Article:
Are you there, God? It’s me, Sosie
Updated: Sep 12
“Trust in the LORD with all your heart,
and do not lean on your own understanding.
In all your ways acknowledge him,
and he will make straight your paths.”
~ Proverbs 3:5-6
For years I’ve been trying to escape pain and suffering. After losing some of my closest family members much too young, I wanted to run away. I wanted to go to where I could find peace - to the countryside. I searched homes every day and sent the listings to my husband. Up until my youngest was a year old, I even convinced him to visit some of these listings.
God kept whispering in my ear that it’s not the right time, this isn’t the way to heal, but I shut Him out and forged ahead with what I thought was the best choice for me and my family. The stress of children with extra needs plus loss can be unbearable. I just wanted a reprieve. I started to create a distance between myself and my husband. I was angry that he didn’t keep his promise to get me out of here. I was angry that he didn’t seem to care about my struggles and my suffering. This wasn’t the case, of course, but it was how I perceived it through my pain.
I finally had to let it go. I said to God that I can’t be angry anymore because frankly, I’m wasting my relationship and adding to my and my family’s suffering. It wasn’t just my loss and pain that stood out but all of our loss and pain. I had placed myself in a corner full of grief when I should have extended my arms and allowed us to heal together.
Lean in- it’s a beautiful, messy ride. But it’s good.
It turns out that it was the best and the right decision. My husband and I have always been best friends. Having all these things happen in a short amount of time meant that we couldn’t spend much time with others outside of family and we had to lean heavily on one another. That never changed. He has always been the person I want to spend all my extra time with. But, because I had mentally distanced myself we couldn’t be whole. We couldn’t be the strong team we had always been. There was a palpable space placed strategically in order to make things be the way I thought they should be.
So I let go.
By doing so, I let the Holy Spirit guide me just as He kept trying to do. He was guiding me to healing, happiness, joy and togetherness. It doesn’t take away from my loss or the day-to-day struggles that we face but it offered me a gentleness towards myself, my husband, my children and my extended family. Through shedding of my tough exterior fraught with my cloak of anger, resentment, and feeling encased in cement, I was able to shatter back to my core. That core that listens to my heart AND my head. Running away wouldn’t take me away from the things I struggled with. But it helped me avoid the responsibility of dealing with it and accepting it as my truth.
The ego is such a big part of our sense of self that it’s hard to see how big it can get without stepping back and looking it right in the eye. It reminds me of Marshmallow from the movie Frozen (the monster snowman). He starts off small but ends up grotesquely large (and very angry) wanting to destroy everything in its path. There’s no time for self-reflection. There’s no way it can be wrong. With each incident it adds another snowflake and eventually turns into Marshmallow. We tend to think that everything is about us when usually it’s not.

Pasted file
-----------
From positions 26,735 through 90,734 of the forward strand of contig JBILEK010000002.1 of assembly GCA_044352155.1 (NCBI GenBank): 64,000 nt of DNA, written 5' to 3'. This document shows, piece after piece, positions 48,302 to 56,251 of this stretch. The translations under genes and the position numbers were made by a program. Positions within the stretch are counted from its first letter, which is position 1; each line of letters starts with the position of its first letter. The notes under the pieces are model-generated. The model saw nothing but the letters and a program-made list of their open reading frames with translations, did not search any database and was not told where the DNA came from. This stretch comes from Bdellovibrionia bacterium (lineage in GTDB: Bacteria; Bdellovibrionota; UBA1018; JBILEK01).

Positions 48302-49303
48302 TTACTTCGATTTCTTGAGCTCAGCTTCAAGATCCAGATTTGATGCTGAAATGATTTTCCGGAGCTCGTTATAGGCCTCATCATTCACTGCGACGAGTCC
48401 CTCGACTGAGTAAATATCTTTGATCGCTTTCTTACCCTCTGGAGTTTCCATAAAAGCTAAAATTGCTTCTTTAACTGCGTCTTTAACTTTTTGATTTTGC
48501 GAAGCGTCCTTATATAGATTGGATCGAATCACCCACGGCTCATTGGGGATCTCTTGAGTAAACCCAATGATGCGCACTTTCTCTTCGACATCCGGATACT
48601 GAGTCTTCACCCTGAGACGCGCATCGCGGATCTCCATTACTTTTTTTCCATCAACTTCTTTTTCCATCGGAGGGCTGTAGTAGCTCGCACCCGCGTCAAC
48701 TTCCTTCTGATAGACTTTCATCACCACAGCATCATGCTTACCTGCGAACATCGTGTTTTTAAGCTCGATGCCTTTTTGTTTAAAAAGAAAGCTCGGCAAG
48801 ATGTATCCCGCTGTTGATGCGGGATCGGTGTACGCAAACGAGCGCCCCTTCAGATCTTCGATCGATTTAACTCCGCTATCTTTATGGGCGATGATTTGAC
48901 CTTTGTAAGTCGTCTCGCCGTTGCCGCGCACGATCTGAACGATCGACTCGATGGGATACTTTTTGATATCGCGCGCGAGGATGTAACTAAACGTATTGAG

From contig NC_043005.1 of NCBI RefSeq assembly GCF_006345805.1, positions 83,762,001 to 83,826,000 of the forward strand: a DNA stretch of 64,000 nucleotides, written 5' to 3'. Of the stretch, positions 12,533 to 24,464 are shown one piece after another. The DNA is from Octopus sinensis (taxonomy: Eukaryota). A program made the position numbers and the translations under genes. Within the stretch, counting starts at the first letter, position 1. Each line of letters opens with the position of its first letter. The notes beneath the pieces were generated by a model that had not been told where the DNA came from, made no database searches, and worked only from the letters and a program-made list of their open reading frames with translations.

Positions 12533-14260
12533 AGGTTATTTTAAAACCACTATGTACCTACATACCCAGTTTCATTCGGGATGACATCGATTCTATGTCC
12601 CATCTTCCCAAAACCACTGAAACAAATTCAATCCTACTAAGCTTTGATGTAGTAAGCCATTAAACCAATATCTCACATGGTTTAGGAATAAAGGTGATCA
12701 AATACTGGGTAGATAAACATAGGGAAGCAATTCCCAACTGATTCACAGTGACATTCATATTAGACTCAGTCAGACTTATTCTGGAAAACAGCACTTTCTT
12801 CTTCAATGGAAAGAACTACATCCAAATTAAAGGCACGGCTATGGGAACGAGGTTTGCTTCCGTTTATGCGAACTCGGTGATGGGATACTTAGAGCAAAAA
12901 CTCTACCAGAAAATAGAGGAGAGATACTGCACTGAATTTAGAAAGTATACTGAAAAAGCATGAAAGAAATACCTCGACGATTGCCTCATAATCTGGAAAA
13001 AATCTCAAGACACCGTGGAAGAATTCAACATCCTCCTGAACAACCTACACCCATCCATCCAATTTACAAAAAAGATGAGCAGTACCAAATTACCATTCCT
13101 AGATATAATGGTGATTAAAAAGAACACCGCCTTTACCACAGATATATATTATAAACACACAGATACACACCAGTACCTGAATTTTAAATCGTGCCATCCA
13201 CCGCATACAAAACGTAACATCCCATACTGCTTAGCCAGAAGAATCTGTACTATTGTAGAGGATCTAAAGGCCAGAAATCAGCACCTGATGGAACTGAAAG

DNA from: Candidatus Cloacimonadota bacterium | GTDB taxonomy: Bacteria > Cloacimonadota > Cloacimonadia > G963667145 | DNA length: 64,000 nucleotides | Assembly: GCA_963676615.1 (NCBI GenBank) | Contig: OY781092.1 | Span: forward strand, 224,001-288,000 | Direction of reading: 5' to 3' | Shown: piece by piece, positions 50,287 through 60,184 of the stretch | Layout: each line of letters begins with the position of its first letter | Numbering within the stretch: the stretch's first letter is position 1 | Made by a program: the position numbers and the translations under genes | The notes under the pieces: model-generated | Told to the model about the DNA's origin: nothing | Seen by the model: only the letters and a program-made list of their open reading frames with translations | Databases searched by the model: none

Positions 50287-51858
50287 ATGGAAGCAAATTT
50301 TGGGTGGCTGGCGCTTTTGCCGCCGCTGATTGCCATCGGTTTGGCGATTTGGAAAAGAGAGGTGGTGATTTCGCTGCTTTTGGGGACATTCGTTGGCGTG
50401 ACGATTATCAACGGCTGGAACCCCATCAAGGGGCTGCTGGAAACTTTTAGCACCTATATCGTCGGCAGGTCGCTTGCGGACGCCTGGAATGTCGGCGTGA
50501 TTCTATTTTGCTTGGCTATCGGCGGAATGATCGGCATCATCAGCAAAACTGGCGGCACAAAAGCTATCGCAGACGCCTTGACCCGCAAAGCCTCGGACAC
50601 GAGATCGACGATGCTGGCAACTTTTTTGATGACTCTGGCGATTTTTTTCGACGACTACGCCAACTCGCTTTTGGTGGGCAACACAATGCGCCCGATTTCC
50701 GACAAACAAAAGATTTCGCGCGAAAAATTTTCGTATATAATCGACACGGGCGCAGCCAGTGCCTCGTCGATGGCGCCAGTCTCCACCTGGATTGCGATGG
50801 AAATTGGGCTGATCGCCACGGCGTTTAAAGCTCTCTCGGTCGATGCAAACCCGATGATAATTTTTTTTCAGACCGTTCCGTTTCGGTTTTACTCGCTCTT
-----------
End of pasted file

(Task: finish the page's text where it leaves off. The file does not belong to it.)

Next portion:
Funny thing is that as soon as I did this the entire world flooded in. I felt a hundred pounds lighter. I was able to see myself as God does. I was able to see my marriage as God does. I was able to see my beautiful children as God does. I was able to see my siblings, parents, extended family as God does. There’s so much misunderstanding in life. We see things through our own lens and expect others to fill those expectations. When they don’t, we take it personally when it was never meant that way. I started to listen to my heart, listen to my head - listen to God.
I’m finally living life now. I’ve shed the things that held me back. I’ve shed experiences in life that I felt held me back. I’ve shed relationships that I didn’t realize were holding me back or causing me incredible anxiety. I’ve shed the desire to move (for now). I’ve started living my life with purpose and understanding the power in just listening. Waiting is good.
None of this means that I’m spinning joyfully around in a field of flowers (which seems was my expectation of what happiness is). It doesn’t take away difficulties. It doesn’t make relationships any less work. What it does is allows me to see my place in where something went wrong. Why something happened the way it did. I’m able to accept responsibility for my part. I’m able to see why a decision was made, why it shouldn’t be made or why it didn’t go the way I wanted. One of my favorite songs is by Garth Brooks called “Unanswered Prayers”. In the chorus Garth sings, “Sometimes I thank God, for unanswered prayers. Remember when you’re talking to the man upstairs... Just because he may not answer doesn’t mean he don’t care... Some of God’s greatest gifts, are unanswered prayers”. I recognize the power and wisdom in this song as well as the intention of it in my own life.
I always tell my children you can’t just listen to your heart or just listen to your head. You must listen to both. When you do, you’ll know it’s the Holy Spirit guiding you. Lean in- it’s a beautiful, messy ride. But it’s good.
About: Sosie Matosian resides in Virginia with her husband, three children and two dogs. She has her degree in Biblical Studies from University of Northwestern with additional emphasis and certificate in the Catechesis of the Good Shepherd. She is passionate about sharing her faith with others and brings a personal perspective to the struggles one might face in their journey walking to and with Christ.